Heart transplantation is an accepted therapeutic option in selected patients with end-stage heart failure. Up to 10% of patients develop renal failure while on the waiting list for heart transplantation. Renal dysfunction is a relative contraindication to heart transplantation. In order to establish current practice in UK heart transplant centres and overall surgical outcomes for combined heart and kidney transplantation, we surveyed the eight units currently responsible for heart transplantation, all but one of which had carried out at least one combined heart and kidney transplant. We obtained outcome data from the United Kingdom Transplant organisation. We found a wide variability in the level of renal function considered a contraindication to heart transplantation, and no consensus on the criteria for combined heart and kidney transplantation. The 30-day mortality was 14% (4/28) and survival at one, three, five and 10 years was 66.5 (95% confidence interval 57.3–75.7), 50.2 (40.3–60.1), 45.6 (35.6–55.7), and 30.8 (19.2–42.4) respectively, with significant variability between centres.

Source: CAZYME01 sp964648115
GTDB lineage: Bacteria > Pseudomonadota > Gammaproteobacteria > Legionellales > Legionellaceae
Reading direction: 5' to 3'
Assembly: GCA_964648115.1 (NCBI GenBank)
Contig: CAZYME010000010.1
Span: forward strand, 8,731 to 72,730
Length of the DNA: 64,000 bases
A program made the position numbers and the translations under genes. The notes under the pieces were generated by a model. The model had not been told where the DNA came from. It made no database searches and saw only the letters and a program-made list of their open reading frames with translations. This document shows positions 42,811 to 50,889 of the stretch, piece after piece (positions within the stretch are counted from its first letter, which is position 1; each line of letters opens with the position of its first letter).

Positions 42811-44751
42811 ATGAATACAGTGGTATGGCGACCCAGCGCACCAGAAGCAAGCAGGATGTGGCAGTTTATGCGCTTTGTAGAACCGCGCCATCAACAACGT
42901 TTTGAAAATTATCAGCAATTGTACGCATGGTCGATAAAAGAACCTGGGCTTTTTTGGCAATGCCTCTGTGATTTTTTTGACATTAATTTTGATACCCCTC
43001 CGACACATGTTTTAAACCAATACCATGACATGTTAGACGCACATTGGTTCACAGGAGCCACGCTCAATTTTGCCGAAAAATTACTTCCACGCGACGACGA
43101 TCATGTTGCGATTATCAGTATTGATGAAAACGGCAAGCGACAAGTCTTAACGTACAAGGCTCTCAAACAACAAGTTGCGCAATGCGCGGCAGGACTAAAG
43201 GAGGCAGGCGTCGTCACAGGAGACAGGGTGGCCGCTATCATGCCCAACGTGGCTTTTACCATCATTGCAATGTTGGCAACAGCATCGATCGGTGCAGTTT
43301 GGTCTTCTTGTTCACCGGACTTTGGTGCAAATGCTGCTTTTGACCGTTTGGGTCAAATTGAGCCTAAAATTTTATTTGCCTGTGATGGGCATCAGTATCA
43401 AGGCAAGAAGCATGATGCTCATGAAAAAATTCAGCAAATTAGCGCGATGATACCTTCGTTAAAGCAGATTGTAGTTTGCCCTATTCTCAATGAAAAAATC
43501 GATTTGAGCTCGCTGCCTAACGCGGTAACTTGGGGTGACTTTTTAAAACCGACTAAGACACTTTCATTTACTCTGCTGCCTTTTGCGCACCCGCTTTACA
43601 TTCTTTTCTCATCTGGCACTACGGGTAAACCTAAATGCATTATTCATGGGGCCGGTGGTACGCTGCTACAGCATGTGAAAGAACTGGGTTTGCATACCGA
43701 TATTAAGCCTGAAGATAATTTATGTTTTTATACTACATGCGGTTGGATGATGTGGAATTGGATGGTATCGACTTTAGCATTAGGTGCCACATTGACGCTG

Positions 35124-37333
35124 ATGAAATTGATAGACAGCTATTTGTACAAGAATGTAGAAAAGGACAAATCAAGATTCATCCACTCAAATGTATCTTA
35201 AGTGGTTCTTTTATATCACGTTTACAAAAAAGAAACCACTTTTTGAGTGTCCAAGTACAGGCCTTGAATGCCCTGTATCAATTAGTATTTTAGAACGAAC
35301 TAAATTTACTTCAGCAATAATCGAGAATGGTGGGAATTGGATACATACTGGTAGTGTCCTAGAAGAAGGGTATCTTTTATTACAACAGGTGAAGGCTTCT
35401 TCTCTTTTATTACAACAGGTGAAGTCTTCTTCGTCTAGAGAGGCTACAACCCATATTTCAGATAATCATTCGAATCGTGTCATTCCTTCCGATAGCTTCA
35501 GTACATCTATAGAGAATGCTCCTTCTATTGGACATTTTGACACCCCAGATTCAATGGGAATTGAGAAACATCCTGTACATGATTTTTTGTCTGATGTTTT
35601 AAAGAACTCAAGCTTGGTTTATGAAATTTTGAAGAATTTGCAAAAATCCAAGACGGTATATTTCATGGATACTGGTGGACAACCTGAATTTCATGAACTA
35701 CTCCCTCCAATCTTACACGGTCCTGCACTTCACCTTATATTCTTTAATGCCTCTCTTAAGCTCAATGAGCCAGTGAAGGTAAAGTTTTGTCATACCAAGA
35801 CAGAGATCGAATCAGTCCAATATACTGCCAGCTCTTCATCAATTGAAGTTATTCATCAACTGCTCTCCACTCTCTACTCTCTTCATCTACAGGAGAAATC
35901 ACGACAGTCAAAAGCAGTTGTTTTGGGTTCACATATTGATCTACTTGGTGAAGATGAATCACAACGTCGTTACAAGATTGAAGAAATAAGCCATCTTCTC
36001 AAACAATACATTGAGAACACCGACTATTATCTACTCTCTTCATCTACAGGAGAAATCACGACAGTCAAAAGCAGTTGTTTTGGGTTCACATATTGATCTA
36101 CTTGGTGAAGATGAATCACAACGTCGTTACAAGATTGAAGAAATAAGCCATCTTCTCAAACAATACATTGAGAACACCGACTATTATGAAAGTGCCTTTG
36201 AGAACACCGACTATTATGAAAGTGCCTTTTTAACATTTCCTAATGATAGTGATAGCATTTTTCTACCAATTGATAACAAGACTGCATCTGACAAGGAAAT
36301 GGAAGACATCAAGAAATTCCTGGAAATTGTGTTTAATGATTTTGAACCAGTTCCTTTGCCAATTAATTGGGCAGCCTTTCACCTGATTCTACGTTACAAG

A prospective, controlled trial is needed to address these issues, but such a study remains extremely unlikely in the context of the increasing scarcity of organ donors.
For UK healthcare professionals only